Saturday, May 05, 2007

Trip to Takeo Province

I had gone to Takeo province, a two-hour bus ride from Phnom Penh with Sok Lee, a very Westernised young Cambodian woman. We had met at an event where we had to make lamps out of natural products and recycled garbage (ours was made out of strips of leaves and coloured plastic woven together—very pretty!) I had gone with my Canadian friend Jolene, an artist, who was the brains behind our team’s design. Jo will be exhibiting a dress at a rubbish recycling fashion show—I’ve had a sneak peek and it is gorgeous. She may just win the contest!

Taking the bus to Takeo is easy. We met at 9am at the Sorya Bus Station near Psar Thmei (Central Market). Tickets cost us 8500 riels (it was only 7000 for the trip home for some strange reason). The bus was comfortable and the air-con worked! The only complaint is that although the road was paved, it was paved only with gravel, which made for a very bumpy ride. My back got really itchy from all that vibrating.

Sok Lee invited me to join her and two other men from an orphanage, to check out a piece of vacant land. We all had ideas of transforming the land for some use, either for the orphans or for Riverkids.

Takeo turned out to be as hot as Phnom Penh and everywhere I could see brown (as opposed to green) padi fields. Ming (Aunty) Vee, our housekeeper, informs me at her province, Baray in Kampong Thom, people start planting rice in May and it’s harvested after three months. The cycle begins again, but the hot season is not conducive for rice growing. Poor families who have no rice to eat during this period have to borrow, sometimes at 100 per cent interest. Ming Vee says they used to borrow 5 bags of rice but have to pay back 8 bags when planting season starts again.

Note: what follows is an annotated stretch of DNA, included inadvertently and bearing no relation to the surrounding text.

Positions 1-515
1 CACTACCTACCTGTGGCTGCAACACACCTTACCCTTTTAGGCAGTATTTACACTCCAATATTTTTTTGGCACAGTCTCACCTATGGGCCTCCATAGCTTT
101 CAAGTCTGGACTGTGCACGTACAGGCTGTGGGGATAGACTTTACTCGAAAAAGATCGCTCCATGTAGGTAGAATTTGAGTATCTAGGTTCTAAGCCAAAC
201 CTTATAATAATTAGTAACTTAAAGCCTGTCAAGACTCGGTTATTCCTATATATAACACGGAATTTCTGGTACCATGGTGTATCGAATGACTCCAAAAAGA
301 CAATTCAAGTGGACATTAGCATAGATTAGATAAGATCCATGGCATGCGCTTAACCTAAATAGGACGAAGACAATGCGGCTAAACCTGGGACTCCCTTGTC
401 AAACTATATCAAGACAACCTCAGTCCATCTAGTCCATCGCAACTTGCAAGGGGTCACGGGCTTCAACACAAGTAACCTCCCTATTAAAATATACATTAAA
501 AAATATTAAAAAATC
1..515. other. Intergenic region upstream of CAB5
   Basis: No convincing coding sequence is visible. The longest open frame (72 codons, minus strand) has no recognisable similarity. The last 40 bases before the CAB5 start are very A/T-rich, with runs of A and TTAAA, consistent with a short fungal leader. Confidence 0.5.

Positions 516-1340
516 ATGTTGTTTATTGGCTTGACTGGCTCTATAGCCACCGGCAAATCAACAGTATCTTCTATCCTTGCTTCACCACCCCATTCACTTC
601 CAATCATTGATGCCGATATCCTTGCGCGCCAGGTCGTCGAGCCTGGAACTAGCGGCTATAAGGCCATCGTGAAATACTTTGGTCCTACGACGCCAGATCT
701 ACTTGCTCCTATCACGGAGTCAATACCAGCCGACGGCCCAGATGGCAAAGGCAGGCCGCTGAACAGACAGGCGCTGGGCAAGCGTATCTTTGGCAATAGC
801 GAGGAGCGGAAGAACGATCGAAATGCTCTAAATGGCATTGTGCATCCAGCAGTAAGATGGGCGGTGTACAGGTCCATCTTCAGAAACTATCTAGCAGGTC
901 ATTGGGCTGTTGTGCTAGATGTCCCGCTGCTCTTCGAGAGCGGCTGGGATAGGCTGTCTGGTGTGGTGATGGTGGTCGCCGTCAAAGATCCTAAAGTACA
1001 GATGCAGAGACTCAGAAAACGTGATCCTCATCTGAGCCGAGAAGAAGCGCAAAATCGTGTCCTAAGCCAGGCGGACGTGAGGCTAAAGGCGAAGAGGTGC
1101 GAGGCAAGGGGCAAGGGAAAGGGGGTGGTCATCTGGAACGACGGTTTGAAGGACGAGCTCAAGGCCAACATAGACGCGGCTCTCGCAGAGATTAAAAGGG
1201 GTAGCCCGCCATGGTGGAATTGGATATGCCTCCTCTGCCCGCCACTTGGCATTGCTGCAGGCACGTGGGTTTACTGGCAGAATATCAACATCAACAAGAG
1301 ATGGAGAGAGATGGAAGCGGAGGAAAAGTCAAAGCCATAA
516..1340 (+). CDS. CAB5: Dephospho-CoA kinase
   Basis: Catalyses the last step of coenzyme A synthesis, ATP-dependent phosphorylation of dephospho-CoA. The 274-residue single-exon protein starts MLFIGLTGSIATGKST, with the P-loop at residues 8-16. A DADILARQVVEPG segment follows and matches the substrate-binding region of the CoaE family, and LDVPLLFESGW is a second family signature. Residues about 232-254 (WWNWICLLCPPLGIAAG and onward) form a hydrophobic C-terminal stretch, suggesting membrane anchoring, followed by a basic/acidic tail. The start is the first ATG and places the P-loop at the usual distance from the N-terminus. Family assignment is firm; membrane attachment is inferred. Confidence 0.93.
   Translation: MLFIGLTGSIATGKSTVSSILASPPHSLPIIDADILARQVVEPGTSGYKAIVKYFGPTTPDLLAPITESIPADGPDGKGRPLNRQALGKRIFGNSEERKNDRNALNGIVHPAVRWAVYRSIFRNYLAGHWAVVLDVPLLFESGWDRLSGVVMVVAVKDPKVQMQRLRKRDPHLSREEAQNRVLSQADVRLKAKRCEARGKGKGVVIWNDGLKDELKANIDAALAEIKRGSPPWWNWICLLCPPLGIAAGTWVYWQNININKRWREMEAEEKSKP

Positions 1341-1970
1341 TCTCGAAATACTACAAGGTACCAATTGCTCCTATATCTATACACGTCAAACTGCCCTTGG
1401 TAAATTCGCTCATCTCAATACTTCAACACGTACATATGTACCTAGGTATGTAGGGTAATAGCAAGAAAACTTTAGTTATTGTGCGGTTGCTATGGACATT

The highlight of my trip has to be taking a lemorque (large cart with wooden planks laid across for benches and towed by a small motocycle). We got on board at the main market in Takeo and waited till the cart was filled with people. We finally took off but continued picking people up along the way. I counted 35 persons. At 500 riels (12.5 cents US) per person, the motocycle driver was making good money!

What struck me was how cooperative and friendly everyone on the lemorque was. Everytime someone tried to board, the rest would make space, lifting heavy baskets to place on their laps, just so that person would have a place on board. I can imagine people would make faces in Singapore. It always struck me as strange how on public buses in Singapore, people would insist on sitting on the outside of a two-seater, to deter others from sitting with them. It’s a big contrast to say, Hong Kong, where at restaurants, you would be seated next to total strangers and everyone would just get on with their eating.

The locals were very friendly and interested in learning about my country and kept staring at this barang. I got a bit uncomfortable when scrutiny turned to my age, marital status and why don’t I have any children? Khmers tend to have a very simple view about such things. Get married by the time you’re in your twenties and have many children. The expectation is the same for both men and women. And if you’re married but childless, they assume you’ve got fertility problems.